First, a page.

 Volunteer time (i.e. mentors, tutors, etc.)

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     FY12 Gang Intervention and Outreach
           Proposal Budget Form
Organization:
    Expenses           Matching     Source of   Trust    Budget     Total Amount
                       Funds        Matching    Share   Narrative
                                     Funds
Salaries and Wages
Management
Teachers and
instructors
Other education and
service professionals
Aids, assistants and
interns
Clerical and other staff
Fringe benefits
Subtotal Salaries:
Consultants and Professional Fees
Service to children and
parents
Technical assistance
Evaluation
Professional services
(acct., legal, etc.)
Staff training
Other consultants and
professional fees
Subtotal Consultants/
Professional Fees:
Travel and Transportation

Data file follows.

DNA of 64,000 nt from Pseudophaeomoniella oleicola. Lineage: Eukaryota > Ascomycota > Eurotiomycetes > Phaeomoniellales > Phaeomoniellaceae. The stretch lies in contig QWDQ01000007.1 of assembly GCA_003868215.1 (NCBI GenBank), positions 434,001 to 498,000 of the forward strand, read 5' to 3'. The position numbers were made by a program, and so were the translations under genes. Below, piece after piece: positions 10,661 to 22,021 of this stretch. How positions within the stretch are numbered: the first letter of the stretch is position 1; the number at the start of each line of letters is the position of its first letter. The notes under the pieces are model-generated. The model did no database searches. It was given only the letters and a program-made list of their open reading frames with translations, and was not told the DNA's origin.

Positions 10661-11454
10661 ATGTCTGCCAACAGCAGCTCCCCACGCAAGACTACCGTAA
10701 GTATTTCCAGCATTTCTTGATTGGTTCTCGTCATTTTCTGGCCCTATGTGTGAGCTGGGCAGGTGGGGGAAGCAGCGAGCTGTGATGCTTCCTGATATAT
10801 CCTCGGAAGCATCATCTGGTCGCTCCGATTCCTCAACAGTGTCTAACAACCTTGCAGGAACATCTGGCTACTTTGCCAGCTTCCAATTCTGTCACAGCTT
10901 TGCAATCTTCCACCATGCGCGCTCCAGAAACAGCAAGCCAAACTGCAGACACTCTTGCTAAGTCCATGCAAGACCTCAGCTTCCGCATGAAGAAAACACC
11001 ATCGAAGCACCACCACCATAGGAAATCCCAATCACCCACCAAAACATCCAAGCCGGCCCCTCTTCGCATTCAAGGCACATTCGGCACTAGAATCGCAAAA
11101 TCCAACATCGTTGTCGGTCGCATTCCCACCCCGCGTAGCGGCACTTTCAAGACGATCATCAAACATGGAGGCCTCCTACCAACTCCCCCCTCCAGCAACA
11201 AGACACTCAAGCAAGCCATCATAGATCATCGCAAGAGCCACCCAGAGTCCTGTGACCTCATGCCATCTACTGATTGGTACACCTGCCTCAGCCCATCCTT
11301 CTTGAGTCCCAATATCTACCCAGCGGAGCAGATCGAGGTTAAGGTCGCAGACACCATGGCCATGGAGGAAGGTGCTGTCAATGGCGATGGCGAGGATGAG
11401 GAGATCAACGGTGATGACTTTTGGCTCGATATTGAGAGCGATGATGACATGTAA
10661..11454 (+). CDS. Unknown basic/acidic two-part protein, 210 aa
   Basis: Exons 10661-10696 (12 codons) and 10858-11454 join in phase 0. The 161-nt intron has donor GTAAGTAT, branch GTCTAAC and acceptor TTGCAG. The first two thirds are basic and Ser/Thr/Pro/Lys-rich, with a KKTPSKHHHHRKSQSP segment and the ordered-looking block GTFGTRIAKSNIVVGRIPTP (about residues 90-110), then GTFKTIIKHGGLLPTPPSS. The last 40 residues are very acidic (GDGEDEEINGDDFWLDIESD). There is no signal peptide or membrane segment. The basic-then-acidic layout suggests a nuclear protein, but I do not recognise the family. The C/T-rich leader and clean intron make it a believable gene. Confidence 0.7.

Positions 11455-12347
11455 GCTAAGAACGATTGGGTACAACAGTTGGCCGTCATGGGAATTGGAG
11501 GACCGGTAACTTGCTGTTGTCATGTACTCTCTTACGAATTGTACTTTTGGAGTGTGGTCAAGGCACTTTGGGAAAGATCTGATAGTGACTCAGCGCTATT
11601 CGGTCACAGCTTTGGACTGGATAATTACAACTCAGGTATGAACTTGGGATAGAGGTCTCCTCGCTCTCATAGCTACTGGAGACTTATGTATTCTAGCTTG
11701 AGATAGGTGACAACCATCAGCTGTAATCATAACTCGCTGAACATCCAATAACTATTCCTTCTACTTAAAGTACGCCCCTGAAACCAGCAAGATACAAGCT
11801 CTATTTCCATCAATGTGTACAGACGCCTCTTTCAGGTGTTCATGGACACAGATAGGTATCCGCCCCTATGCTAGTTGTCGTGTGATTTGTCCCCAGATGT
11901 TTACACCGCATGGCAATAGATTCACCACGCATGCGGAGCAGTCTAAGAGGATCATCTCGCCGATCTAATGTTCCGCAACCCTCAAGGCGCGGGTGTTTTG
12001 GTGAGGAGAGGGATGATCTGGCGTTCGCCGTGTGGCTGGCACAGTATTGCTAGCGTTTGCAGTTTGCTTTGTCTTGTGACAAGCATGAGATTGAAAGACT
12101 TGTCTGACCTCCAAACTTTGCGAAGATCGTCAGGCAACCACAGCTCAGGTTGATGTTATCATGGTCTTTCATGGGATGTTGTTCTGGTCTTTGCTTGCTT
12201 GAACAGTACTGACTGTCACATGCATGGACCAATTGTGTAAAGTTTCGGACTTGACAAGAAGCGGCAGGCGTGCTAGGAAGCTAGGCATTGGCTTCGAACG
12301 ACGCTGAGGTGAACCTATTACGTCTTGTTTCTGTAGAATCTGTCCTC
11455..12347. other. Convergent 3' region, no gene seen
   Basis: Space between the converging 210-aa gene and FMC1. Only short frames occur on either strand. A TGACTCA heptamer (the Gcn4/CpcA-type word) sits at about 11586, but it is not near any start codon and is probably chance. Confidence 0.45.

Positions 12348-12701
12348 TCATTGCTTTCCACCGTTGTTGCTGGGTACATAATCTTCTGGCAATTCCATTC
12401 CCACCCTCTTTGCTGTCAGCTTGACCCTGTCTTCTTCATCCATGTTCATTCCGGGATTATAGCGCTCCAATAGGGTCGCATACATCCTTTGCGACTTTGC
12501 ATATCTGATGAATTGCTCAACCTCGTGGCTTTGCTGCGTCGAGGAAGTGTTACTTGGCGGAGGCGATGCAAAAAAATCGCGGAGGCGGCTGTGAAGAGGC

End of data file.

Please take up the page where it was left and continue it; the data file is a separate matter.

Field trips/youth
travel
Staff travel
Other travel
Subtotal Travel:
Equipment
Computer equipment
Office equipment
(other than computer)
Furniture
Other equipment
Subtotal Equipment:
Supplies
Books, media, other
learning materials
Other supplies for
participants
General office supplies
Other supplies
Subtotal Supplies:
Telecommunications
Telephone
Internet access

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Other communications
Subtotal
Telecommunications:
Other Direct Costs
Printing
Postage and Delivery
Occupancy
Other (can include TB
Tests, CPR/First Aid
Training, and/or FBI
background checks)
Subtotal Other Direct
Costs:
Total Direct Costs:
Indirect Costs:(may
not exceed 5% of Total
Direct Costs)
Total Budget
Request:




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FY12 Projected Program Revenue Form
Grants/Contracts:                               Current   Committed   Pending
Federal Government (please list source/s)   $


Foundation (please list source/s)           $


Corporations (please list source/s)         $


United Way/Combined Federal Campaign        $
Individual donors                           $
Total Grants/Contracts:                     $
Earned Revenue:
Events                                      $

Publications and Products                   $

Fees                                        $

Other (specify)                             $

Membership Income                           $

Total Earned Revenue:                       $